For reasons which are entirely unclear, The Mentor has transferred from Bath to the West End. F Murray Abraham stars but leaves no great impression. It’s a production with little to recommend it, alas, and no one associated with it has their reputation enhanced by the association.


Many questions spring to mind during the seemingly unending 80 minutes of Laurence Boswell’s production of Daniel Kehlmann’s The Mentor (translated by Christopher Hampton) which is now unaccountably playing at The Vaudeville Theatre in the West End.

The first is a mild thought about whether or not Hampton thought that translating Kenlmann would bring him the same rewards as his translations of the work of Florian Zeller. The answer is a resounding No – and this despite the fact that Kehlmann is a best selling author in his German homeland, outselling J K Rowling amongst others.

The second concerns why F Murray Abraham would have bothered with the piece. His role as an ageing writer resting on his laurels, an elder statesman of the literary world, full of piss and vinegar as well as pretentious, tendentious rhetoric, is not exactly challenging but it is a role he can, and does, easily play. His character, Benjamin Rubin, gets involved in a mentoring programme for money, and no doubt that has been the motivator for Abraham too. Sadly.

The third is more pressing – are there really no suitably majestic British actors who might have played this part? Apart from anything else, Abrahams’ American accent roots his character as an outsider and makes the audience feel differently about him as a result. But surely Malcolm Sinclair could have played this part with his hands tied behind his back, and probably more effectively. It’s not hard to think of any number of very talented older British actors who could have played this part just as well, if not better, than Abraham.


The fourth focuses on Dave Price’s intrusive and irritating jingle-jangly incidental music. It’s insistent perkiness suggests a frothy comedy, not a satire – or farce perhaps? – about intellectual pretensions.

The fifth question is about the rest of the cast. None really pass mustard. Or even ketchup. A duller, more resolutely tiresome trio it is hard to imagine. Partly this is down to the writing, partly to Boswell’s flat direction, and partly to the shadow cast by Abraham. It is also, inevitably, down to the talents of the three – Daniel Weyman, Naomi Frederick and Jonathan Cullen – being unequal to the task here.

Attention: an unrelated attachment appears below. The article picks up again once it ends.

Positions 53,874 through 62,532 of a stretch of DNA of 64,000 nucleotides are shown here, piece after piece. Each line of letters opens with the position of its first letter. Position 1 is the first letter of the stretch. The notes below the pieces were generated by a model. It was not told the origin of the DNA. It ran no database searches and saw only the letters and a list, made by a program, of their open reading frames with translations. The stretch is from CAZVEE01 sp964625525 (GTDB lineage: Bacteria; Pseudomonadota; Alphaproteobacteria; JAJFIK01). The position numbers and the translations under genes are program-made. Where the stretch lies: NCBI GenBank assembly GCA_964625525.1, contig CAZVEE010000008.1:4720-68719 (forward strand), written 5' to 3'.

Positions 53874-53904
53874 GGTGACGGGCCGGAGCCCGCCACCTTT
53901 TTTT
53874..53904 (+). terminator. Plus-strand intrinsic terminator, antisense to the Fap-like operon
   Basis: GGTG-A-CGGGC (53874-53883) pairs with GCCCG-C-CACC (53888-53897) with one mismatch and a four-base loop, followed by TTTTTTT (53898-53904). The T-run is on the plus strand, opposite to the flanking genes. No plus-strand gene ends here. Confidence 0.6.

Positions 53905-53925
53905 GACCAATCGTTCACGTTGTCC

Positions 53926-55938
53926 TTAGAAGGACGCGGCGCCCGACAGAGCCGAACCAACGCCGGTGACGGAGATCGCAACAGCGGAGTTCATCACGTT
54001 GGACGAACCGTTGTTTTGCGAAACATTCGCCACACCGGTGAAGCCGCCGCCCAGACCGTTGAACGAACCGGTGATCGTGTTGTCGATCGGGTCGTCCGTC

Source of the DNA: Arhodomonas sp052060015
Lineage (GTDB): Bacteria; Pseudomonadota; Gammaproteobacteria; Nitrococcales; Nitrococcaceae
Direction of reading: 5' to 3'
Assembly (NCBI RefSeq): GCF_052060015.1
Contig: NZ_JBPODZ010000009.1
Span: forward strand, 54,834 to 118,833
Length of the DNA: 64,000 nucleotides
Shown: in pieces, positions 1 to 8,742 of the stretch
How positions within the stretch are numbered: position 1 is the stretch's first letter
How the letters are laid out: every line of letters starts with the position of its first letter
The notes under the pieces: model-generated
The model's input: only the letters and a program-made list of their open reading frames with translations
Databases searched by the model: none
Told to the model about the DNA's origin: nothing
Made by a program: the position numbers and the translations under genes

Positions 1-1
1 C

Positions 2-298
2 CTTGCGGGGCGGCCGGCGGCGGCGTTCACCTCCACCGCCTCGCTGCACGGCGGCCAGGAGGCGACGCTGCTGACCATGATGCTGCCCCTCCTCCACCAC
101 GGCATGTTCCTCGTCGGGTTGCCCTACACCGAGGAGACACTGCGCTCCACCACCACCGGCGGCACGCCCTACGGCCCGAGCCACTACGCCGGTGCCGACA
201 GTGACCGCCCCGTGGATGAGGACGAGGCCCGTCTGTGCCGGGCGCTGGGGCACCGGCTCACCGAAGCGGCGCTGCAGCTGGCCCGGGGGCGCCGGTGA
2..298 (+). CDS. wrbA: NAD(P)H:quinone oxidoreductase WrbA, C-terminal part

To be properly effective as Rubin, Abraham needs to be challenged and tested by the other three. But Boswell makes the play about Abraham and diminishes proceedings accordingly.


Polly Sullivan’s set is simple but effective. A cherry blossom tree is centre stage and evocative. Some hideous sculpture chairs speak volumes about the Arts organisation that sponsors the mentoring programme that brings Rubin in contact with Weyman’s Wegner, a writer whose work is dismissed as excruciating/excremental/excoriating by the great Rubin. Given the words Wegner speaks, that his writing is putrid seems no great leap.

Costumes are bizarre. Abraham looks as though he has taken fashion tips from Roger Delgado’s Master from Doctor Who circa 1972. Cullen has a costume more hideous than his character; Arts Administrators should think about protesting. Weyman’s appearance post frog-pond frolic is laughable but not funny.

And those frogs! Noisy ones. A lot of chat about Speyside whiskey keeps their hiccuping in perspective. A lot of mindless sounds.

Members of the Press Night audience, well some at least, made great efforts to laugh loudly, but truly there was not much funny about The Mentor. And no one was laughing at the skin-crawling section where the audience was asked to accept that Rubin might conceivably have seduced Wegner’s wife. (That section was enough to make you wish that men were forbidden from writing any more plays. Ever.)

MentorBut the biggest question was this : how can something so dull and pedestrian be worthy of a berth at a West End theatre?

There may be something worthwhile in The Mentor, but this production, even with the dubious presence of Abraham, feline and commanding as ever, does nothing to explain what that is.

The Mentor
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Stephen Collins
With years of experience on both sides of the curtain, Stephen Collins has worked as an actor, singer, director, producer and casting consultant, indulging his passion for live theatre. Occasionally a media lawyer, who has worked in-house for the likes of Channel 4 and The Sunday Times, he can usually be found in an audience. In 2014 and 2015, he was lead critic for He thinks the West End and London is the centre of the theatrical universe (sorry Broadway!), but fears it's not possible to see absolutely everything that’s on there. He doesn’t stop trying though. Cocktails help when it all gets too much.